It is more than mildly suspicious that a piece purportedly about the issue of military intervention fails to mention the one case now most likely.

The real issue in this international context, though not mentioned by Taibbi, is the Russian hacking and influence campaign in the previous presidential campaign, and the likelihood of a repeat performance in the 2020 campaign.

Neither Taibbi or Gabbard (as reported by Taibbi) address that core issue, but instead cherry-pick at peripheral issues.

And the real problem with Russian apologists is that it's not about war per se, but rather about maintaining the integrity of US elections.

The Russian apologists always try to shift the discussion to war/aggression/ hostility because everyone is against that -- and it's something nearly all can agree on -- even with Russian apologists masquerading as small-d democrats.
 
 
+20 # wrknight 2019-05-22 19:03
Nobody wants war with Russia? You haven't been listening to John Bolton much, have you. Old chicken-hawk Bolton wants war with everyone he doesn't like (and he doesn't have a friend in the world).

As for Russian influence - it wouldn't be nearly so effective if so many Americans weren't so f'k'g gullible. As it is, most Americans will believe any shit they read on Facebook or in MSM. So long as they don't have to think, they'll buy anything.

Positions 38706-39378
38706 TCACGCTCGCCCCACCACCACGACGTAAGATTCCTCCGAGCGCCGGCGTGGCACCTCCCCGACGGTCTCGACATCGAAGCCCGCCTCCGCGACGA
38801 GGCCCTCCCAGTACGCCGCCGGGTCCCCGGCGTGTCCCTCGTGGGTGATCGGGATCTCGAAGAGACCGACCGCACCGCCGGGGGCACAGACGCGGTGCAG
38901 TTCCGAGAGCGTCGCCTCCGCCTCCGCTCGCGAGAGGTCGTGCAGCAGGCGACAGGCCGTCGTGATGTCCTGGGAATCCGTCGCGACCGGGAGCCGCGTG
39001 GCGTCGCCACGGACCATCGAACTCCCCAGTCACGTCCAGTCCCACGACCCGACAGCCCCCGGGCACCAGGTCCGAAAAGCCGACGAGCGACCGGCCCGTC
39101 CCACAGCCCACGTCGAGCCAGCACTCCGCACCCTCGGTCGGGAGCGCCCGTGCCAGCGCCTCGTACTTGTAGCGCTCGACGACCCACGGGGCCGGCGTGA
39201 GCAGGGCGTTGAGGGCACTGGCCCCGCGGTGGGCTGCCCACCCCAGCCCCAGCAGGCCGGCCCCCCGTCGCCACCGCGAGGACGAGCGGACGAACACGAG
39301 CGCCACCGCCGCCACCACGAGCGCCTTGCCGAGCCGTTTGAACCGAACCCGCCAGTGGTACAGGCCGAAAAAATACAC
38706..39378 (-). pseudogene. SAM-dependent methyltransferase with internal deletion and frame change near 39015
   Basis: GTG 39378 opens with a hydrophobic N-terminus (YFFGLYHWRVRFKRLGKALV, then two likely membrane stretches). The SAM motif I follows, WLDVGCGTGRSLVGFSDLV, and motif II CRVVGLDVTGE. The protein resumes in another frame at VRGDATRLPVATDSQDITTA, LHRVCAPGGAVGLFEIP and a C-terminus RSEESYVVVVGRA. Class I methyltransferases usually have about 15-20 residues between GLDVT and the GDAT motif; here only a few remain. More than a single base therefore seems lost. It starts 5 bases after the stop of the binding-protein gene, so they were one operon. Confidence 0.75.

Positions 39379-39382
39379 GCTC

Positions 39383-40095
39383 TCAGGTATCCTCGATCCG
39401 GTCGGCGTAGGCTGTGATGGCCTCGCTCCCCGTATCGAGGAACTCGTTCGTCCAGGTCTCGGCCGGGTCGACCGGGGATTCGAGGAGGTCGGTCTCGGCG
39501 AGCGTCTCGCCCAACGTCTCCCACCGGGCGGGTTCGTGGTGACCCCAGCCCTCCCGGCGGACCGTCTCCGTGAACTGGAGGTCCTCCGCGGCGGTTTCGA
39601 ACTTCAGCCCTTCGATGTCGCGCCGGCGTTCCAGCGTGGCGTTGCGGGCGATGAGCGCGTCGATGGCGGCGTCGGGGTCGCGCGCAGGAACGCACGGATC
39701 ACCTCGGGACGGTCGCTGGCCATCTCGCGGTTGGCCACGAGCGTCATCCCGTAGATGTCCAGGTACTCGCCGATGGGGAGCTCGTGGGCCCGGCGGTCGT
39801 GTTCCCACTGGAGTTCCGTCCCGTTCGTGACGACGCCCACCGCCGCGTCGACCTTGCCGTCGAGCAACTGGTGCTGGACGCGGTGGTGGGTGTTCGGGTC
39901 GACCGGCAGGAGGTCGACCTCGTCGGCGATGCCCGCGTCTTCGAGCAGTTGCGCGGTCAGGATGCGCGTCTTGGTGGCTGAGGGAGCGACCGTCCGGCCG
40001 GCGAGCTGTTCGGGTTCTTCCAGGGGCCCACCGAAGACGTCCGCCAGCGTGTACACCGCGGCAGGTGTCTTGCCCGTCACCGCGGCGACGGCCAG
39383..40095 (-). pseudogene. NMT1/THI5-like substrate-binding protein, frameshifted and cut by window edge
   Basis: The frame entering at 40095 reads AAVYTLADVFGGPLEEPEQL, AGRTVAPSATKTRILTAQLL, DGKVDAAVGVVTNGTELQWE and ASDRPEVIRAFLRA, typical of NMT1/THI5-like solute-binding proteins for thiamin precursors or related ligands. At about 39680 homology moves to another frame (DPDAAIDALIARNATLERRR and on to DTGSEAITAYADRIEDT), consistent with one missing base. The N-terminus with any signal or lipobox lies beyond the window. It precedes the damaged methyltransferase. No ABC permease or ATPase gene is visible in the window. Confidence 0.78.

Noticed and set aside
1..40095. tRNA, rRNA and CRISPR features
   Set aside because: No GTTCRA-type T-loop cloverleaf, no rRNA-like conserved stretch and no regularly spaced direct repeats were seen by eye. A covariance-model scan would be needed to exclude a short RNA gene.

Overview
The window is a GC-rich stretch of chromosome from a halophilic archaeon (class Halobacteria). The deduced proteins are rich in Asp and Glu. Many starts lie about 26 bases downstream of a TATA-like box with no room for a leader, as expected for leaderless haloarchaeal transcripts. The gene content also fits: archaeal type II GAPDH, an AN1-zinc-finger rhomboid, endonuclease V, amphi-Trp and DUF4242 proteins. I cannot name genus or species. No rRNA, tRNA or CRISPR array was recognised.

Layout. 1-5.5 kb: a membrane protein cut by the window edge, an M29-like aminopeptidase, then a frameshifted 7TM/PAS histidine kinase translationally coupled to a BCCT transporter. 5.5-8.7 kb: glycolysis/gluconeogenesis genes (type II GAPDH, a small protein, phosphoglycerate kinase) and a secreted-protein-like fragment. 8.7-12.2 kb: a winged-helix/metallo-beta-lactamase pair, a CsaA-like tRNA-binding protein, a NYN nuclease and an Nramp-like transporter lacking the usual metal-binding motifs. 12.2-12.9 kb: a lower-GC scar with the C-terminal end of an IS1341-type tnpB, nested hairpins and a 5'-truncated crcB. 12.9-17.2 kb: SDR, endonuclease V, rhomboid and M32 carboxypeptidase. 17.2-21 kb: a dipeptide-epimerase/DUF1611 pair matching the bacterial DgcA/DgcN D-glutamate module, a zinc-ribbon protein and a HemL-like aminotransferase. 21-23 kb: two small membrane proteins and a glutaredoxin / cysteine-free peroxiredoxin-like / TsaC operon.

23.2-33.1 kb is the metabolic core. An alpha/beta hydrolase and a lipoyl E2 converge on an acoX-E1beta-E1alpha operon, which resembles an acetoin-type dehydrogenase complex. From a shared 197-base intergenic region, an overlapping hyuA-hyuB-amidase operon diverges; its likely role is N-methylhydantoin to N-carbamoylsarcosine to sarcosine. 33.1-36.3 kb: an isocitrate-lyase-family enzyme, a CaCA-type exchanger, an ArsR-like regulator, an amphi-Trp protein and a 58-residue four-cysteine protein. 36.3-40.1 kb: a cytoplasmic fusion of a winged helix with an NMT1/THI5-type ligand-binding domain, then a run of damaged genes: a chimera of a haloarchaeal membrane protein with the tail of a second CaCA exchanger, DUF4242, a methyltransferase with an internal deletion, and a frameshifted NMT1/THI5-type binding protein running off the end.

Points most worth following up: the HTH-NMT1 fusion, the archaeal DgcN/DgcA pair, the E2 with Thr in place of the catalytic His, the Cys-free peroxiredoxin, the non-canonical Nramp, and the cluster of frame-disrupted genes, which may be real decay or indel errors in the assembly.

-8 # HarryP 2019-05-23 12:32
wrknignt:

Can you find an example where Bolton advocated war with Russia? Bolton’s warmongering is based on the ancient dictum that “the strong do what they can, and weak suffer what they must.” That was the demand by powerful Athens directed against the weak Melians.

The Melians, we are told, had no choice. But I’m not sure it’ll work against Bolton’s favorite targets, North Korea and Iran. It may work against Venezuela. It didn’t work against Cuba over this 50 years.But it won’t work against the Russians who have never played the role of the Melians. They have enough nuclear missiles that they can afford to target - just for the hell of it - Bolton’s house in Washington.They ’ll steam it live as they remind the world of their 560 year war against the Mongols and a host of lesser powers (Germans, Swedes, Turks, Poles, Livonians, French, Japanese.) And thats just a partial list.
 
 
+8 # economagic 2019-05-22 20:51
"Neither Gabbard nor Taibi identify, at least with any particularity, what exactly is "fake" in the Daily Beast article."

What was fake was what her detractors said she said and did: She didn't. Why does anyone consider The Beast a reliable source of accurate information? Or even Politico, for that matter?
 
 
-33 # HarryP 2019-05-22 14:58
Taibbi doesn’t tell half of the Daily Beast story about Gabbard.